Gov. Herbert invites Senators to see Utah, support PLI
Last week, 14 members of the U.S. Senate penned a letter to President Barack Obama encouraging him to use his “authority under the Antiquities Act to declare Greater Canyonlands a national monument.” That would be a 1.8 million acre monument to be more specific.
And if that sounds like a lot of land, consider it would be roughly 30 percent of all the land in New Hampshire. All this in a state that is already home to to five national parks, seven national monuments, two national recreation areas, one national historic site, six national forests, and 43 state parks. The federal government owns and controls roughly 37 million acres of land in the State of Utah –or more than two-thirds of the state– through the following federal departments and agencies including: USFS, NPS, BLM, USFWS, DoD, and BIA.
You can read the entire letter from the group of senators HERE.
Gov. Herbert is encouraged to learn the senators have such a deep appreciation for Utah and the natural wonders available here… and he knows there’s a better way to manage the land than by unilaterally locking away such a significant space. In response, the governor has sent a letter to each of the 14 senators to invite them to come see firsthand what we do in the state to preserve our beautiful landscape and to help people from around the world enjoy it.
More importantly, Gov. Herbert expressed his support for the Public Lands Initiative (PLI) championed by Rep. Rob Bishop (UT-01) and others that would allow for a more careful designation of protected land while keeping the areas that should be utilized for recreation and energy development available to benefit the people of our state.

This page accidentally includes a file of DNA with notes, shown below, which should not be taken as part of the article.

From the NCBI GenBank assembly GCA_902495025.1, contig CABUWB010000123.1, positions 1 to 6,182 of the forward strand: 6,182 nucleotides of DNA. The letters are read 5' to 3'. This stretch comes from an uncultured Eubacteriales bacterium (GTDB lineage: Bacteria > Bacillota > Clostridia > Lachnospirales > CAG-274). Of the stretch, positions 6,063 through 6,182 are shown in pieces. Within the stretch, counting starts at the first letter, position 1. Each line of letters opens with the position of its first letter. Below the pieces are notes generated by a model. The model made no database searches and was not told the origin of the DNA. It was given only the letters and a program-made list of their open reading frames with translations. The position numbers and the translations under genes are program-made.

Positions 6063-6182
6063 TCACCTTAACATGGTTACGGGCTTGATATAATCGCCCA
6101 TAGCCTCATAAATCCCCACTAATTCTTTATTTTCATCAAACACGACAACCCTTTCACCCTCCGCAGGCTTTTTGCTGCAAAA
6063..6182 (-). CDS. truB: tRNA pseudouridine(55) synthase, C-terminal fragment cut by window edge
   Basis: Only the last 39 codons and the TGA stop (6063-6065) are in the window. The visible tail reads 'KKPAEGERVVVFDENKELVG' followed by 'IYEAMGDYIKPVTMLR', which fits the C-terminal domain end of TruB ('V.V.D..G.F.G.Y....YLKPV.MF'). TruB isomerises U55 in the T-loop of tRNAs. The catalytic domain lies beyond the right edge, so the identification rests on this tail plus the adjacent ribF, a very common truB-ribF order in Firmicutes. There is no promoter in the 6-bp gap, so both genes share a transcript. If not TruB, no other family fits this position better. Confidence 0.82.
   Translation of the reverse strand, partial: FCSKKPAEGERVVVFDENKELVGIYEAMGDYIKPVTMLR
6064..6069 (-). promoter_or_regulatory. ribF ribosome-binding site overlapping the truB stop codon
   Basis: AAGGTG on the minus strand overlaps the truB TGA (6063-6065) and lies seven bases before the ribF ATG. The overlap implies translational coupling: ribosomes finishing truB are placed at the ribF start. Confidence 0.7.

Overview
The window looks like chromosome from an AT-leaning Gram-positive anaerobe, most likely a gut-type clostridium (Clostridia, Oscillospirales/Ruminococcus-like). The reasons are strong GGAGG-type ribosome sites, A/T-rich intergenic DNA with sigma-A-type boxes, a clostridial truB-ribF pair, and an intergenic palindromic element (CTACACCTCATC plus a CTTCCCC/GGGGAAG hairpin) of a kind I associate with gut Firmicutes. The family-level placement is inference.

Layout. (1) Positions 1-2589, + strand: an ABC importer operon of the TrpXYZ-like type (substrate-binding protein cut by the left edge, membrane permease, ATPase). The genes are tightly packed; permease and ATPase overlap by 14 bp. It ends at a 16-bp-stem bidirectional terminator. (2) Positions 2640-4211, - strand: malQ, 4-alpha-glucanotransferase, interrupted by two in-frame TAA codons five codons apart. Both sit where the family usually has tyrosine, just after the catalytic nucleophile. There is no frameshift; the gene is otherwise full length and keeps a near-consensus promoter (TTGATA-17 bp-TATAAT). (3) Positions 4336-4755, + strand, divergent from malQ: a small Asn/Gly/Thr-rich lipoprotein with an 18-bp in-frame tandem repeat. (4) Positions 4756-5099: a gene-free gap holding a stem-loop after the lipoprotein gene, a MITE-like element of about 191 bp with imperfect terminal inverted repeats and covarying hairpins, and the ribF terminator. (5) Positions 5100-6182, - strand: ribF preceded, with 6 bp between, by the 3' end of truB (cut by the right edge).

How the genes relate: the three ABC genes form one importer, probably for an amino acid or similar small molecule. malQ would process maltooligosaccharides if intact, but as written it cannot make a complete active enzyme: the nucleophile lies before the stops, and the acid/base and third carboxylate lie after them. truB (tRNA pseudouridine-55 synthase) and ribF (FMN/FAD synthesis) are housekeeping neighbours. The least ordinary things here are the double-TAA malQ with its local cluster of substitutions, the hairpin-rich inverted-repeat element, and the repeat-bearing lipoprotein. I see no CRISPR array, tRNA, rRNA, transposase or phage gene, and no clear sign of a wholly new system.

Here’s the text of the governor’s letter:
August 5, 2014
I read with great interest your recent letter, encouraging President Obama to create a new national monument in Utah. While I disagree with the specific actions you recommend, I fully concur that Utah is blessed with amazing natural resources worthy of protection.
As you may know, Congressman Rob Bishop (UT-01), in collaboration with others in the Utah congressional delegation, is spearheading the Public Lands Initiative (PLI). The PLI is an open, collaborative effort, designed to resolve many long-standing public land challenges in Utah, including the area you specifically identified in your letter. For the past two years, a diverse group of stakeholders, including the environmental and business communities as well as county, state, and federal officials, has been working to craft federal legislation that would strike the appropriate balance between preservation and development.
Knowing that we share a goal to preserve Utah’s unsurpassed natural beauty, I invite you to consider supporting Representative Bishop’s Public Lands Initiative. His approach would be comprehensive and more politically palatable than a national monument designation. I would be happy to discuss with you the reasons I believe it is the right approach.
Unfortunately, few out-of-state federal officials have had the opportunity to personally experience the natural wonders of Utah. However, just yesterday, Congressman Jason Chaffetz (UT-03) hosted Congressman Elijah Cummings (MD-07) on a tour of our state to see firsthand what we are doing to preserve these iconic vistas and venues and optimize the use of our public lands. I would like invite you to take a similar tour.
Please let me know the most convenient time for you to visit, and my office will make the appropriate accommodations to ensure your time in Utah is pleasant and informative. If you have questions, please contact my Chief of Staff Justin Harding at (801) 538-1000. I look forward to your reply.
Gary R. Herbert